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Transcript
```Chapter 4
Bipolar Junction Transistors
Objectives
 Describe the basic structure of the bipolar junction
transistor (BJT)
 Explain and analyze basic transistor bias and
operation
 Discuss the parameters and characteristics of a
transistor and how they apply to transistor circuits
 Discuss how a transistor can be used as an
amplifier or a switch
 Troubleshoot various failures typical of transistor
circuits
4.1 Introduction
A transistor is a three-terminal device whose output
current, voltage, and/or power controlled by its input.
The three terminals are called collector, base, and
emitter.
The arrow on the symbol is important for two reasons:
1. It identifies the component terminals. The
arrow is always drawn on the emitter
terminal. Terminal opposite the emitter is
the collector, and the center terminal is
the base.
2. The arrow always points toward the n-type
materials. If the arrow points toward the
emitter, the transistor is a npn type. If it points
toward the base, the transistor is a pnp type.
(a) n-p-n
(b) p-n-p
Fig.4-1: Standard
transistor symbols
4.2 Bipolar Junction Transistor Structure
Different with diodes having one p-n junction, bipolar junction
transistors (BJT) have three layers and two p-n junctions.
Fig.4-2: Basic BJT construction.
4.3 Transistor Currents
The values of the collector and emitter currents are determined
by the value of the base current. An increase or decrease in
base current (IB) causes a similar change in collector current
(IC) and emitter current (IE).
Fig.4-3: Transistor terminal currents.
According to Kirchhoff’s current law, the current leaving a
component must equal the current entering the component. By
formula,
I E  IC  I B
4-1
Since IB is normally much less than IC, IC and IE are approximately
equal, expressed as follows:
IC  I E
4-2
The value of IC is normally some multiple of the value of IB.
The factor by which current increases from base to collector is
referred to as dc current gain (βDC) of a transistor.
I E  I B ( DC  1)
4-3
If we combine this Eq.4-3 with Eq.4-1, we get
I C   DC I B
4-4
βDC is usually designated as an equivalent hybrid parameter, hFE.
hFE   DC
4-5
The ratio of the dc collector current (IC) to the dc emitter current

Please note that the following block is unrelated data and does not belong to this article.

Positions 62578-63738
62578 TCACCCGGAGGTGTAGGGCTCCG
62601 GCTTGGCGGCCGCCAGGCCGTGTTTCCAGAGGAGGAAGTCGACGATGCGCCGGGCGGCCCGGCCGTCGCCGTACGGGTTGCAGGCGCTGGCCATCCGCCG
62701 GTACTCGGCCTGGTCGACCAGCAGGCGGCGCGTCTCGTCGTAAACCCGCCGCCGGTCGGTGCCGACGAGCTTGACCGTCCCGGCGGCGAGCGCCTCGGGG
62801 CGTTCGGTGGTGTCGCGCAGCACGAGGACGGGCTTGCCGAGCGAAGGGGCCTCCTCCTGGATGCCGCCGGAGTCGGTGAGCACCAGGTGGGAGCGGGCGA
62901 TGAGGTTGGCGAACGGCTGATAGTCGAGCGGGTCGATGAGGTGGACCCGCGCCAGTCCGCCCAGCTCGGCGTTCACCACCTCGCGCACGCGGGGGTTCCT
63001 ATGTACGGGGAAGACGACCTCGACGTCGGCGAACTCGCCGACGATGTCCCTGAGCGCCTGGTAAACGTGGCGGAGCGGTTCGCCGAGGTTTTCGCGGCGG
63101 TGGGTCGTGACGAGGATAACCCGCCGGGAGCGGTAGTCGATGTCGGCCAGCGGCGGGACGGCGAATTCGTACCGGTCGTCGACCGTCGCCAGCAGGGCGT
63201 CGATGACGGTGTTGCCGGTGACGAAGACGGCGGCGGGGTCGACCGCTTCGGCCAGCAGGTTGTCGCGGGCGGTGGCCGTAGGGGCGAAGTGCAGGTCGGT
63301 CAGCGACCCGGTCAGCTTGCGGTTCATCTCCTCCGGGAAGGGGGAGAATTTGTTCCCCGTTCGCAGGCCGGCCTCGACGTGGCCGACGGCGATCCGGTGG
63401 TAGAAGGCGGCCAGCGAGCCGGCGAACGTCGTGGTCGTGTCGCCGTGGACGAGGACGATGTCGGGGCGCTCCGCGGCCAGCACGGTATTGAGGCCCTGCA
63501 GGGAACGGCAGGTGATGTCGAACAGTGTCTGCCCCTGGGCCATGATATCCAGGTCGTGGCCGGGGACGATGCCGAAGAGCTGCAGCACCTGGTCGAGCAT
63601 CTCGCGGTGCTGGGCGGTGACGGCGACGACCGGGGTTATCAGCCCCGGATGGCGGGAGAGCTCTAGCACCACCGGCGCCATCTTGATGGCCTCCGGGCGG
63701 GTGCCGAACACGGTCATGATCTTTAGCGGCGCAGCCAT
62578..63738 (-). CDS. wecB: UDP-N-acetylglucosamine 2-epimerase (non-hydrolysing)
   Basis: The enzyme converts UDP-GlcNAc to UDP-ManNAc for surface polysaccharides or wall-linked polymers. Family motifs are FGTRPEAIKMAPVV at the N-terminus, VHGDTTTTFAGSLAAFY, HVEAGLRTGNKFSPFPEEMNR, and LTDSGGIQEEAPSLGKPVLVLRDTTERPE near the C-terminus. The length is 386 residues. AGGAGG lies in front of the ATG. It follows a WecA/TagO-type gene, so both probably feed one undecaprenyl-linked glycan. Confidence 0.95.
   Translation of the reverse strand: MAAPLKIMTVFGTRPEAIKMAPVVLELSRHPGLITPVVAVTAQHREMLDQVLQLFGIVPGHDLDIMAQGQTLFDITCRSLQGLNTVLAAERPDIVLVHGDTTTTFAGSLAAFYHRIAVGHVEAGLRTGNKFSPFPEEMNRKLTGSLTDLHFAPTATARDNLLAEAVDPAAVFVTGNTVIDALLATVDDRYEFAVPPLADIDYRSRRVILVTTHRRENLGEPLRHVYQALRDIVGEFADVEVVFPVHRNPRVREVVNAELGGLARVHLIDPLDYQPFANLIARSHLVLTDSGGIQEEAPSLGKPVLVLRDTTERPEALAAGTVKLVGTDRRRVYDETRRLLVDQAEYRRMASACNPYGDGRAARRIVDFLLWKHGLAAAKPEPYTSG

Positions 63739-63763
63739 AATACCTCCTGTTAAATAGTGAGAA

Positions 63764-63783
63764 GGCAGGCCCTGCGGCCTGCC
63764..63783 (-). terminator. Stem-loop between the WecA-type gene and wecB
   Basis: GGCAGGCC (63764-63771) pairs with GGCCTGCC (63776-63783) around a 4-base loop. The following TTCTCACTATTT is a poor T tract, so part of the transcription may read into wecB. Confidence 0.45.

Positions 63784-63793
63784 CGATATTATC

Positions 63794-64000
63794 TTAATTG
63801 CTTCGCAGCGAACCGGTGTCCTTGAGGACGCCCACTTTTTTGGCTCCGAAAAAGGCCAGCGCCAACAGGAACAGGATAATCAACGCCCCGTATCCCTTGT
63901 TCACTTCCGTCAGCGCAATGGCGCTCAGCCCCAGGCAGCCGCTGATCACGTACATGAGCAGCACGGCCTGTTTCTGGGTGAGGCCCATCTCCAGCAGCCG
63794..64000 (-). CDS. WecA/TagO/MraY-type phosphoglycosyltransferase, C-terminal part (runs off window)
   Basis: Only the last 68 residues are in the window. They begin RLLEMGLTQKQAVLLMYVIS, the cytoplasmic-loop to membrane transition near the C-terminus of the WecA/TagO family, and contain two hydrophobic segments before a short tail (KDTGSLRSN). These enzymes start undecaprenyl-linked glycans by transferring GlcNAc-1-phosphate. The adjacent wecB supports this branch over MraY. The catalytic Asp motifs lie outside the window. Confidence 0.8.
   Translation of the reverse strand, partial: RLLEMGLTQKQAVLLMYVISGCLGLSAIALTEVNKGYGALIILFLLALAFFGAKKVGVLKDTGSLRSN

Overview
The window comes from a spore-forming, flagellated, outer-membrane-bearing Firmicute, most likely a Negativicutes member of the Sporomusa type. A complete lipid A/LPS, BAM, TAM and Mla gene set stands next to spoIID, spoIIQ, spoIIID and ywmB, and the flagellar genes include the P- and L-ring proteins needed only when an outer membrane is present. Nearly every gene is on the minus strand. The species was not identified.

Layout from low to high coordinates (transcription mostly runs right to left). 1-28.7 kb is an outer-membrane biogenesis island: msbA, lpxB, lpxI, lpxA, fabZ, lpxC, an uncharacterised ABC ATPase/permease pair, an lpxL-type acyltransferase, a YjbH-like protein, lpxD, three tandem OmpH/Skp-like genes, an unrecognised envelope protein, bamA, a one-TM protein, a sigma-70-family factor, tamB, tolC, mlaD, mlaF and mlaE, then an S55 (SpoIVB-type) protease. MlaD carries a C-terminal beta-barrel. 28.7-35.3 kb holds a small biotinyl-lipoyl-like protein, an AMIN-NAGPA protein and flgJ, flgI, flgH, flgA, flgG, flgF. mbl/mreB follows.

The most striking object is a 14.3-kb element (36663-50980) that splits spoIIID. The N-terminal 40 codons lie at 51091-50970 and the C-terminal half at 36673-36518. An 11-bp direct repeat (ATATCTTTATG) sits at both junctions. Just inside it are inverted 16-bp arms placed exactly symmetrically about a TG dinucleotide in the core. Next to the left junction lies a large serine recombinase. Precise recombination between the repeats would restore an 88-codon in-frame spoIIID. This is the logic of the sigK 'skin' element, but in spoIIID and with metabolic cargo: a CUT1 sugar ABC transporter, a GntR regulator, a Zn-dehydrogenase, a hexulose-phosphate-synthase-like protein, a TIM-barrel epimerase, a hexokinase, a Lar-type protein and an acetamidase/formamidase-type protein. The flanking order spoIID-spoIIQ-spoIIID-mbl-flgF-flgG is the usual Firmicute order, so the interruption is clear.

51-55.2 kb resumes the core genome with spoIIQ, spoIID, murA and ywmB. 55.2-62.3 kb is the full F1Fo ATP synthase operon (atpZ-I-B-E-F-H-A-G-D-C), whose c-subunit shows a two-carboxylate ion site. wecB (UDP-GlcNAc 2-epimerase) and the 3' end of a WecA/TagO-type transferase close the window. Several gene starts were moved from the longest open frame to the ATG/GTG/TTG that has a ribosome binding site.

(IE) is a dc alpha (αDC).
 DC
IC

IE
4-6
Using the relationships of Eq.4-1 and 4-6, we can calculate base
current as
I B  I E (1   )
4-7
The relationship between alpha and beta:
 DC 
 DC
 DC  1
4-8
4.4 BJT Characteristics and Parameters
Several voltages are normally involved in the transistor operation,
described in Table 4-1. VCC and VBB are dc voltage sources that are
used to bias the transistor.
Fig.4-4: Transistor
currents and voltages.
TABLE 4-1: Transistor voltages
Voltage
Abbreviation
Definition
VCC
Collector-bias voltage source. This is a dc voltage
source applied to the base-collector junction.
Base-base voltage source. This is a dc voltage source
applied to the base-emitter junction.
DC voltage across base-emitter junction.
DC voltage across collector-base junction.
DC voltage from collector to emitter.
VBB
VBE
VCB
VCE
For proper operation, the base-emitter junction is forward-biased
by VBB and conducts just like a diode and has a nominal forward
voltage drop of
VBE  0.7 V
4-9
The collector-base junction is reverse-biased by VCC and blocks
current flow through it’s junction just like a diode.
Since the emitter is at ground (0 V), by Kirchhoff’s voltage law,
the voltage across RB is
VRB  VBB  VBE
4-10
Also, by Ohm’s law,
VRB  I B RB
Substituting for VRB yields
I B RB  VBB  VBE
Solving for IB,
VBB  VBE
IB 
RB
4-11
The voltage at the collector with respect to the grounded emitter
is
VCE  VCC  VRC
Since the drop across RC is
VRC  I C RC
the voltage at the collector with respect to the emitter can be
written as
VCE  VCC  I C RC
4-12
The voltage across the reverse-biased collector-base junction is
VCB  VCE  VBE
4-13
4.4.1 Collector characteristic curves
These curves give a graphical
illustration of the relationship
between collector current (IC)
and VCE with specified amounts
of base current. With greater
increases of VCC , VCE continues
to increase until it reaches
breakdown. When VCE exceeds
0.7 V, the base-collector
junction becomes reversebiased and the transistor goes
into the active or linear
region. In this region, the
current remains from 0.7 V to
the breakdown voltage.
Fig.4-5: Collector characteristic curves.
4.4.2 Cutoff
Cutoff is a non-conducting state of a transistor. This occurs when
the base lead opens and the base current is zero. There is only a
very small amount of collector leakage current , ICEO, caused by
thermally produced carriers. However, it will usually be neglected
so that VCE = VCC.
In the cutoff, neither the
base-emitter nor the basecollector junctions are
forward-biased.
The subscript CEO
represents collector-toemitter with the base open.
Fig.4-6
4.4.3 Saturation